And yet a cooler head prevailed and I opted for the only sure-fire psychological operation known to shut mischevious children up, at least for awhile: through the paper-thin wall, I made a voracious fart sound. The bombs-over-Baghdad shock-and-awe had the silencing effect I so desired on these sinister creatures, and I subsequently enjoyed the first five unmolested moments of silence, though punctuated with stifled snickers and snorts from the room over, that I have gotten since arrival.

Let me expound on my theorem of a proper imitation toot; the brilliance lies in its sole postulate. Namely, I needed it to be credible. These boys are now of an age to know the Tooth Fairy is a work of parental fiction, hence their natural sense of wonder can no longer be piqued by creations of readily-apparent grown-up fantasy. So I had to straddle the delicate equilibrium between the famine of a popcorn flatulant and the smear of a “shart”. Wetting my whistle and loosening my cheek muscles, then, I sought the right friction betwixt lips and inner-cheek, urging juuuuuust the proper amount of saliva into my mouth, that I might blow this trumpet in a manner sufficiently convincing to 10-year olds that, indeed, their undivided attention was not only merited, but demanded. With 36 years of practice, and two years of teaching at the middle and high school level, I know something of these matters.

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Ouro Preto I: The Brazilian Baloney Log

In a few hours, I’ll board a bus bound for Ouro Preto, Minas Gerais state, Brazil. The trek will last nearly eight hours, ultimately delivering me unto one of the country’s allegedly best-kept colonial towns for a three-day weekend of hiking and photography. One would assume that before mounting the steel-wheeled coffin for an entire day and rolling into parts unknown, I’d smartly avoid consuming anything to irritate my innards, that I won’t have to utilize the bus’ onboard services – or even worse, a roadside diner – during the journey. This is good sense: experienced a bus bathroom lately? And yet foolhardy man that I am, I unwittingly did the opposite while slaking my hunger after exercising and showering tonight: I partook of the Brazilian baloney log.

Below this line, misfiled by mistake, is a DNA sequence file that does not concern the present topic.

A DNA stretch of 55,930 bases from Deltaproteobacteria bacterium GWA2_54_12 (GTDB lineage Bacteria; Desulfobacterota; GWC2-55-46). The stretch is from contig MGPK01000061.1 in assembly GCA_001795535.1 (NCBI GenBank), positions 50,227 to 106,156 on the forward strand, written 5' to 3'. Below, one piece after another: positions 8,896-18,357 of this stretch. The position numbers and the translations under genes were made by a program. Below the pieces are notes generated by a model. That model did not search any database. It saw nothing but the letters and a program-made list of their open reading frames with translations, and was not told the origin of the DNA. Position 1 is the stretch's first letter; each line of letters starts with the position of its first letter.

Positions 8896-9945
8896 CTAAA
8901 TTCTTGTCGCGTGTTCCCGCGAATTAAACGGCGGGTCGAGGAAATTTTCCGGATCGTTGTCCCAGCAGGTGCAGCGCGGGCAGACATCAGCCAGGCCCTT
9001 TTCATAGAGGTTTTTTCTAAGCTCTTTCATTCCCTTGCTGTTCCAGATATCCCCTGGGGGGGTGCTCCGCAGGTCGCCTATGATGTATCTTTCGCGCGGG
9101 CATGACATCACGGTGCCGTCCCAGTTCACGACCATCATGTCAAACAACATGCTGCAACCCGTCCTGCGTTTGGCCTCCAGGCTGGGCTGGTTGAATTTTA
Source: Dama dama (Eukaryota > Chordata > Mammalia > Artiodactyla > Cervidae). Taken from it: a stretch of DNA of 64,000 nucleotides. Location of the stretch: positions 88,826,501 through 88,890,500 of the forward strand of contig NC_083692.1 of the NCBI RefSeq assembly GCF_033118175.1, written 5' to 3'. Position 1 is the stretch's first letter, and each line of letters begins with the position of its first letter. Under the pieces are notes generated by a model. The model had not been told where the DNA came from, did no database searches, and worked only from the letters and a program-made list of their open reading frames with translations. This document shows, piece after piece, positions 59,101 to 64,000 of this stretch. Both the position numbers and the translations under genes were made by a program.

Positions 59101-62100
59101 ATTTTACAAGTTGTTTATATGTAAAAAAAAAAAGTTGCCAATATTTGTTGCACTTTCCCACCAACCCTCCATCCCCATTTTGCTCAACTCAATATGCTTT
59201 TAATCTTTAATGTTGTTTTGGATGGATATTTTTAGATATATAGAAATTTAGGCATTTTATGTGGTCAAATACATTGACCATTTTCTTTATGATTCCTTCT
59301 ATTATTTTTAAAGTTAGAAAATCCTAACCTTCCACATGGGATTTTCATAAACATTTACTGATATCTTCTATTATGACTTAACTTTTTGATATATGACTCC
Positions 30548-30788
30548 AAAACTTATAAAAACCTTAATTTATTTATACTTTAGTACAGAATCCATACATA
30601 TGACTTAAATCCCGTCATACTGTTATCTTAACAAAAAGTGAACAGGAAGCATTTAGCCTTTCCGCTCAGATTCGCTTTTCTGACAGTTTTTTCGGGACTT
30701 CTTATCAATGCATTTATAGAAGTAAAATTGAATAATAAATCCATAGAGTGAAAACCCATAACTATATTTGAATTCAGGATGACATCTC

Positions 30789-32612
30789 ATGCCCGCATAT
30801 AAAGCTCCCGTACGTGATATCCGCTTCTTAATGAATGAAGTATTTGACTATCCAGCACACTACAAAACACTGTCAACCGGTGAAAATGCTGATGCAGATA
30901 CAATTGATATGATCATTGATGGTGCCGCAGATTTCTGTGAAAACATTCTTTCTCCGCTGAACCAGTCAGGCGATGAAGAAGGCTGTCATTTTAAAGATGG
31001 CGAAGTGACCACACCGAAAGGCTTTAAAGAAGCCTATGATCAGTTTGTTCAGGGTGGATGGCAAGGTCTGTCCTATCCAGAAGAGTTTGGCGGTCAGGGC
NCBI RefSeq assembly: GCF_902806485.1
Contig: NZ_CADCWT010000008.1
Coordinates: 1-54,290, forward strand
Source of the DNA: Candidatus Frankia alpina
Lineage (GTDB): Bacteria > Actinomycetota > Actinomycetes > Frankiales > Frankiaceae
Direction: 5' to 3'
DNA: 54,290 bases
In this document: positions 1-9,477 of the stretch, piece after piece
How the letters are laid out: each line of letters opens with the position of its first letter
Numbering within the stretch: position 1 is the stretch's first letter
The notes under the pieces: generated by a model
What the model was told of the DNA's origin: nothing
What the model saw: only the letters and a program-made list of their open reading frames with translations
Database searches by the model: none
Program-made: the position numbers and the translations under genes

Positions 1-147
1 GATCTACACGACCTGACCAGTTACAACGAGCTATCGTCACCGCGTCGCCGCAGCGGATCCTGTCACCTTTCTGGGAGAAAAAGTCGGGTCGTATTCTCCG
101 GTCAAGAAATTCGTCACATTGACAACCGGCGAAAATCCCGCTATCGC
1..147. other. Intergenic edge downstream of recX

Haben sie munched a Brazilian baloney log? Fools step in where angels fear to tread, amigos, for the baloney log hath already begun to dole unto me bowel-trembling punishments and my eyes can see no end to this torture for at least a goodly fortnight.

I now understand why they warned me not to fall prey to its charms, for like the Wizard behind the curtain, so too does the Brazilian baloney log try to pass as something better than ’tis. It seeks recognition in the phylum of salami but is a shadowy pretender to the title. Yet for all the damage this has done, and likely will do, I will say this in my own defense: similar to salami, the baloney log bears uncanny likeness to plastic-wrapped equine genitalia, which is why I got confused at the supermarket and purchased it in the first place. I should not neglect to add that also like salami, the Brazilian baloney log goes dandily with cheese and crackers.